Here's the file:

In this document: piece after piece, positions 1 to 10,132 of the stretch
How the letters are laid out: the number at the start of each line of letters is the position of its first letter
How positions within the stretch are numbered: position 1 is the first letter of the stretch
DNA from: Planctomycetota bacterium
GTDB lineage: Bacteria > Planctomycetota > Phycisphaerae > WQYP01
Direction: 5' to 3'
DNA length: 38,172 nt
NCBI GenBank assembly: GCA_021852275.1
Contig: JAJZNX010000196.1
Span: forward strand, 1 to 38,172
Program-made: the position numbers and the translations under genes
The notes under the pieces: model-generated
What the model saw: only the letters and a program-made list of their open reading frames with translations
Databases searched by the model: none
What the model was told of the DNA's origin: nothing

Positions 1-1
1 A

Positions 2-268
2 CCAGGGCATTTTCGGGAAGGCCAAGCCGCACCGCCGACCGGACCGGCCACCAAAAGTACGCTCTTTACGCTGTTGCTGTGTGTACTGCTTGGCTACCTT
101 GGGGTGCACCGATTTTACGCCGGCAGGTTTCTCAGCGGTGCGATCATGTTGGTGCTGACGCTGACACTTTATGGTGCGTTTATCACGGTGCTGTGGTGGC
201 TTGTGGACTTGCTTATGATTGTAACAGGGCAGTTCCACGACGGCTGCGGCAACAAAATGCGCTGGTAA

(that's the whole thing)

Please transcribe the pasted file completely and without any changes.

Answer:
In this document: piece after piece, positions 1 to 10,132 of the stretch
How the letters are laid out: the number at the start of each line of letters is the position of its first letter
How positions within the stretch are numbered: position 1 is the first letter of the stretch
DNA from: Planctomycetota bacterium
GTDB lineage: Bacteria > Planctomycetota > Phycisphaerae > WQYP01
Direction: 5' to 3'
DNA length: 38,172 nt
NCBI GenBank assembly: GCA_021852275.1
Contig: JAJZNX010000196.1
Span: forward strand, 1 to 38,172
Program-made: the position numbers and the translations under genes
The notes under the pieces: model-generated
What the model saw: only the letters and a program-made list of their open reading frames with translations
Databases searched by the model: none
What the model was told of the DNA's origin: nothing

Positions 1-1
1 A

Positions 2-268
2 CCAGGGCATTTTCGGGAAGGCCAAGCCGCACCGCCGACCGGACCGGCCACCAAAAGTACGCTCTTTACGCTGTTGCTGTGTGTACTGCTTGGCTACCTT
101 GGGGTGCACCGATTTTACGCCGGCAGGTTTCTCAGCGGTGCGATCATGTTGGTGCTGACGCTGACACTTTATGGTGCGTTTATCACGGTGCTGTGGTGGC
201 TTGTGGACTTGCTTATGATTGTAACAGGGCAGTTCCACGACGGCTGCGGCAACAAAATGCGCTGGTAA